I don’t like to get too deep into my personal life on this blog, but this is a writing update and some personal issues have affected my productivity. This was a bad month at baseline, enough to hamper my work. To treat this, my doctor doubled my medication. This higher dose screwed with my brain to the point that fiction writing is all but impossible. Writing this short blog post alone took over a week.
As such, little was accomplished this month. Hence, I’ve merged the Writing Update with What I Read.
Last month, I had resolved to find a call for submissions and write something for it. I chose an anthology of medical horror and outlined a story. To be honest, it was one of my better outlines: strong characters, building dread, a dash of humor. If I could pull it off, I could have a chance at acceptance.
But of course, as you read above, the process of writing it was a whole new matter. I pecked at my keyboard for a week, writing a total of 800-ish words by the seventh day, every sentence a battle. The prose itself was full of clumsy, wooden, ugly sentences. The characters were of the flimsiest cardboard and the plot read like a disjointed bullet list.
I had taken a wonderful outline and butchered it into a stinking pile of offal. Well, maybe not that bad. I haven’t given up on the story. It’ll be the first thing I write when I feel like myself once more. (I’m telling myself WHEN not IF.)
Generica is still at the editor, but it’s not like I could do anything with it if I had it. I hope the editor is just busy, but I have this invasive thought that the novella is so dreadful that he can’t stand to read it. Such is my mind these days.
What I Read
Reading has also proved difficult. Not only is it harder to process what I read, I also lack the mental stamina to read for more than 20-30 minutes at a time. Nevertheless, I found a couple good books. These allowed me to escape my reality if even for a bit.
Before I get into the books, I wanted to address something in my last What I Read: the review of Necroscope III: The Source. Looking back on it, I was unnecessarily cruel in my description of the book. I write these blurbs right after I finish the book and at the time, I was frustrated and wrote it out of anger. I try to maintain a positive atmosphere here, so I apologize for that negativity. Fortunately, I doubt an author as big as Brian Lumley will ever see a tiny blog like mine.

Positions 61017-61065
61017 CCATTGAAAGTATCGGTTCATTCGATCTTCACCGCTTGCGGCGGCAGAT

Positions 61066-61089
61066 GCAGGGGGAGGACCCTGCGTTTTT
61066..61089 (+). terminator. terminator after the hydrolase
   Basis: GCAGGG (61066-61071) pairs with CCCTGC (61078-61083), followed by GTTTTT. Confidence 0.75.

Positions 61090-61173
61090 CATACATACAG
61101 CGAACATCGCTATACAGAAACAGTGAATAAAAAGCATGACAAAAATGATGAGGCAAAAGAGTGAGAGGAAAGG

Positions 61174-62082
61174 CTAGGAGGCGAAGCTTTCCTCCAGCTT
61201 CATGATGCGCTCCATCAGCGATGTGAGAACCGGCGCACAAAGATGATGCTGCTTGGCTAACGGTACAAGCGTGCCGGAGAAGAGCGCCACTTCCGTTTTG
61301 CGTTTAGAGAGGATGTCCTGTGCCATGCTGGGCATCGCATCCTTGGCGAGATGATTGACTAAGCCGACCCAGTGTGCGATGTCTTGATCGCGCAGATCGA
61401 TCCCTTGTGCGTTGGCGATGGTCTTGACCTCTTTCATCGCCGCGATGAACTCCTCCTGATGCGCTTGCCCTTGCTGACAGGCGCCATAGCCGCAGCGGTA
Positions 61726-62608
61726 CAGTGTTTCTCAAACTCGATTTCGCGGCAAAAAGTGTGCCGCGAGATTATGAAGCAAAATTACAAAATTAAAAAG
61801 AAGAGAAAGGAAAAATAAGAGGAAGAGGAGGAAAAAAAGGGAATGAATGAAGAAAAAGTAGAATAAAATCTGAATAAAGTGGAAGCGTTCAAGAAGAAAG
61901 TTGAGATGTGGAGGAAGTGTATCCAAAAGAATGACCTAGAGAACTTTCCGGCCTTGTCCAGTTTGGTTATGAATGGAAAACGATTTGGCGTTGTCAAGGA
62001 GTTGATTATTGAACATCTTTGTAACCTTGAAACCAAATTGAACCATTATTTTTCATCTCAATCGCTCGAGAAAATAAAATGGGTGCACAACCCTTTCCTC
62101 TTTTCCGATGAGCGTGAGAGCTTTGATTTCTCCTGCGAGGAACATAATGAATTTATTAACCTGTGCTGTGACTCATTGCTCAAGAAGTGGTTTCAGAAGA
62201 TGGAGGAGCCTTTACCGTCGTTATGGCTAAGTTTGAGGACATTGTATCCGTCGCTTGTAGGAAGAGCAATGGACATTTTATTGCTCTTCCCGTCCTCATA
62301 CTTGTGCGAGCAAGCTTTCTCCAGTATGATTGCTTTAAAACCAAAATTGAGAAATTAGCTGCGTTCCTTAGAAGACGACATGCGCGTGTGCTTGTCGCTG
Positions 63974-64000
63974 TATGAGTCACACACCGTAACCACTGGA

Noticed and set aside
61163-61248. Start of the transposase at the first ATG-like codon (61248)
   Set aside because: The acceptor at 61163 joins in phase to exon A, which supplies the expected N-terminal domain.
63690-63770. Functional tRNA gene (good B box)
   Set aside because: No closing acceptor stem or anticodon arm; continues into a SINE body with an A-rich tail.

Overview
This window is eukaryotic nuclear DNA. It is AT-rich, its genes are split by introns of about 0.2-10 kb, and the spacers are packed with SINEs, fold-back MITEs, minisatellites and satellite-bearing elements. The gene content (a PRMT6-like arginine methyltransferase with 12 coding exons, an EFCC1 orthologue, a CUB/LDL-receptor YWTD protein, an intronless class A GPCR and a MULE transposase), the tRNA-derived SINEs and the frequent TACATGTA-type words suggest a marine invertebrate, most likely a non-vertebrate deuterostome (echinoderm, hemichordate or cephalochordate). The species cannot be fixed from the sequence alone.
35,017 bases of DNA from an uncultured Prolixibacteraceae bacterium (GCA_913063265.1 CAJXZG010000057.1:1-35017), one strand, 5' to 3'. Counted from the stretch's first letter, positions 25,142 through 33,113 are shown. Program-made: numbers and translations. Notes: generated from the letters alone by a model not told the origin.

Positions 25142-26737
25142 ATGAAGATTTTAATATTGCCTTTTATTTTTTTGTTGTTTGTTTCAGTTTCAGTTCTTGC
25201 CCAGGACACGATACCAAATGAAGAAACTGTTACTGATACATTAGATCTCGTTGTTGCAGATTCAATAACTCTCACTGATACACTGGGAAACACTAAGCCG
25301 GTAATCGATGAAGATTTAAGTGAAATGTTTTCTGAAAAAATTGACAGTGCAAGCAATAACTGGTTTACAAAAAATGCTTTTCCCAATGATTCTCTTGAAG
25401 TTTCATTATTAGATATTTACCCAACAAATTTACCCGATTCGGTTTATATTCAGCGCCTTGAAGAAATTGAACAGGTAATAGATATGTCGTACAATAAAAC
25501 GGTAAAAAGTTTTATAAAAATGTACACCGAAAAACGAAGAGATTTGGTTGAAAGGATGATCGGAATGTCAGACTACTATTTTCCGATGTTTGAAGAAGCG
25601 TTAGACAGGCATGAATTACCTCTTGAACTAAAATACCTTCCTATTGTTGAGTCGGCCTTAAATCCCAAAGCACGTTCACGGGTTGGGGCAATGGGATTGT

The Outsider by Stephen King
This novel is the perfect marriage of the crime and horror genres. I’ve said here before that I’m not a fan of detective protagonists, but I could easily overlook that as this addicting story pulled me along. A man has been accused of a gruesome murder, only he was miles away in another town at the time of the crime. Even with witnesses, DNA, and fingerprints, doubt creeps into Detective Ralph Anderson’s mind. And the truth is even darker than he imagined. The Outsider might be the most readable book I’ve ever read, and I needed that.
Dragonlance: The Legend of Huma by Richard A. Knaak
Some of my longtime readers may remember my impulsive purchase of 81 Dragonlance novels. When looking for my next book, I tried one of them out. Back in my turbulent teens and early twenties, media tie-in novels were my go-to when feeling bad. They have no pretension, nothing overwrought, just fun stories to get lost in. This particular volume of the Dragonlance saga was supposed to be one of the best, and I can attest to that. This high fantasy adventure full of knights, mages, and dragons was exactly what I needed.
I hope to write a blog post about tie-in novels when I’m doing better. It’s a subject that has always fascinated me.
Sorry for the gloomy post. It was therapeutic to use the medium I was struggling with to voice my thoughts.